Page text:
In a human resources context, turnover, or labour turnover, is the rate at which an employer gains and loses employees. Put simply, it is how long employees tend to stay with a particular company. Turnover is measured for individual companies and for their industry as a whole. If an employer is said to have a high turnover relative to its competitors, it means that employees of said company have a shorter average tenure than those of other companies in the same industry.

Turnover can be defined as either internal or external. Internal turnover occurs when an employee leaves their current position for a different one within the same organization, either through promotion or demotion. External turnover, obviously, is when an employee leaves the company altogether. Both can either positively or negatively affect a company. In either case, the responsibility falls on HR to ensure the vacated position is filled promptly and adequately.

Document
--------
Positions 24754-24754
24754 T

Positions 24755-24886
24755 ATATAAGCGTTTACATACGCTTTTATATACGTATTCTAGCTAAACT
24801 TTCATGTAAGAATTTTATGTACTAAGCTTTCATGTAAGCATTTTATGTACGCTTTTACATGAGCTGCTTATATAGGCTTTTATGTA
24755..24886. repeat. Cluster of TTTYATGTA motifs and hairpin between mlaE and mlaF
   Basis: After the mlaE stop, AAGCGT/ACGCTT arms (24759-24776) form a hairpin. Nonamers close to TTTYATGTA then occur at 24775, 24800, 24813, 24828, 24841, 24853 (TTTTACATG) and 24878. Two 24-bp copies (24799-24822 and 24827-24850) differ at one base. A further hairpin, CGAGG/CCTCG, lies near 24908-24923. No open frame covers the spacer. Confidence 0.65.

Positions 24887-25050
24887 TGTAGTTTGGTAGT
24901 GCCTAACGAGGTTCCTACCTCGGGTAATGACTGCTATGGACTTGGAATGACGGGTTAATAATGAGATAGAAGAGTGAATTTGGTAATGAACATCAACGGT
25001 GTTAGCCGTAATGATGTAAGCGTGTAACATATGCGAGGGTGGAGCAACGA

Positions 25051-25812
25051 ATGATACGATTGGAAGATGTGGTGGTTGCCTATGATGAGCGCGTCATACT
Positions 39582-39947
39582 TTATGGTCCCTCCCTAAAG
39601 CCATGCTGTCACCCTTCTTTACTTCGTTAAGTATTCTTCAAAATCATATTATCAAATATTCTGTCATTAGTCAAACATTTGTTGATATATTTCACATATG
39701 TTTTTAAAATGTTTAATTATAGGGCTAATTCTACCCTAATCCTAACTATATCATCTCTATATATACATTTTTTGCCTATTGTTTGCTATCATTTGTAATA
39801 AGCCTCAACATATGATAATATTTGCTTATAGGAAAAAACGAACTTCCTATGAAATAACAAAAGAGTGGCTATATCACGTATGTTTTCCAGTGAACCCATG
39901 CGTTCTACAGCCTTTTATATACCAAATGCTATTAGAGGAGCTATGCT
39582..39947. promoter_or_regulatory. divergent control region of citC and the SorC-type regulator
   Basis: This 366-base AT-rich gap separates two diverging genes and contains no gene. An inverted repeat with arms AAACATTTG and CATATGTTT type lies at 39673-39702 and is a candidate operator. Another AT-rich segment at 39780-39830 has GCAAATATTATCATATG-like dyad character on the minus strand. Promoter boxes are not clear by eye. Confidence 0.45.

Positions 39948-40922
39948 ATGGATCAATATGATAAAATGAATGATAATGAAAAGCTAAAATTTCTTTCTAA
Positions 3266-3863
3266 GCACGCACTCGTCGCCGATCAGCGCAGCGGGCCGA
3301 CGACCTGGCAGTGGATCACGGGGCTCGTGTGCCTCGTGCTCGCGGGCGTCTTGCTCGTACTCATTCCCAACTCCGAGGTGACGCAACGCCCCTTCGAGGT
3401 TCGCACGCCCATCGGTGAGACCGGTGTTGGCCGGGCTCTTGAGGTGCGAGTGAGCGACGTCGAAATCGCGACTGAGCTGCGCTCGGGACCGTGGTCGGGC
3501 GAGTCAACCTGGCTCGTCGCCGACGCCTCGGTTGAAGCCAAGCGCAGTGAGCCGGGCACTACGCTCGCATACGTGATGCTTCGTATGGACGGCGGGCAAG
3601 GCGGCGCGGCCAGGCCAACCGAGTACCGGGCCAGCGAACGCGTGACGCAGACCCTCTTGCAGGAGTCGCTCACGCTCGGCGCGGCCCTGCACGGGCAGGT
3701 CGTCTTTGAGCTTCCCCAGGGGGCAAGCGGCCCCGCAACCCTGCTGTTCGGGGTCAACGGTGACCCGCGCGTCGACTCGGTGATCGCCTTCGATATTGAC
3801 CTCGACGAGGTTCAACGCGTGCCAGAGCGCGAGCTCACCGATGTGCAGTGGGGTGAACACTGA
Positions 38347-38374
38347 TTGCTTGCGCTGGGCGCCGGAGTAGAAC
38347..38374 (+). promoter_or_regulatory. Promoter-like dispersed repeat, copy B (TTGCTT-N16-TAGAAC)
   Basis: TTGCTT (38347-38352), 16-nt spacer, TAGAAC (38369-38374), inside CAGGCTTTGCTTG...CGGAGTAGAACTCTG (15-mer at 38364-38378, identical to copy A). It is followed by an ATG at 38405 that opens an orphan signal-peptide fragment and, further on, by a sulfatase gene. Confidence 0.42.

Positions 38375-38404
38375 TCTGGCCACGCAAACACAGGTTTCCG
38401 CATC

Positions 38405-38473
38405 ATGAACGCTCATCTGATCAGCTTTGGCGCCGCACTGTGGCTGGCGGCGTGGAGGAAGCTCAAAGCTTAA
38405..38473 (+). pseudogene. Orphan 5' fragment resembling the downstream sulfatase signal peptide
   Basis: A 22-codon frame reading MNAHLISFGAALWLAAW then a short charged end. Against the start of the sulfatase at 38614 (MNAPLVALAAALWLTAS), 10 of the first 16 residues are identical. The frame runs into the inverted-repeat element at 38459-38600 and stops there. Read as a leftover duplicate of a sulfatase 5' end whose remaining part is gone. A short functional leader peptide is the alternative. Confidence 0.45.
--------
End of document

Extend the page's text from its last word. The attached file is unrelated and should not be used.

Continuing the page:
Turnover rates tend to be higher in unskilled fields. Though they still must eat the cost of training, the companies lose relatively less in terms of performance. Unskilled labour is easily replaced. Turnover in skilled labour fields, however, presents a problem. Individuals specialized in a certain field will surely be in high demand, so competition between companies in related industries comes into play. Replacing said individuals without sacrificing a certain level of skill can present a challenge.

High turnover rates often imply employee dissatisfaction and burnout, whether from unsafe or unfair working conditions or lack of support from management. A number of theories exist for this phenomenon, which I intend to address in future write-ups.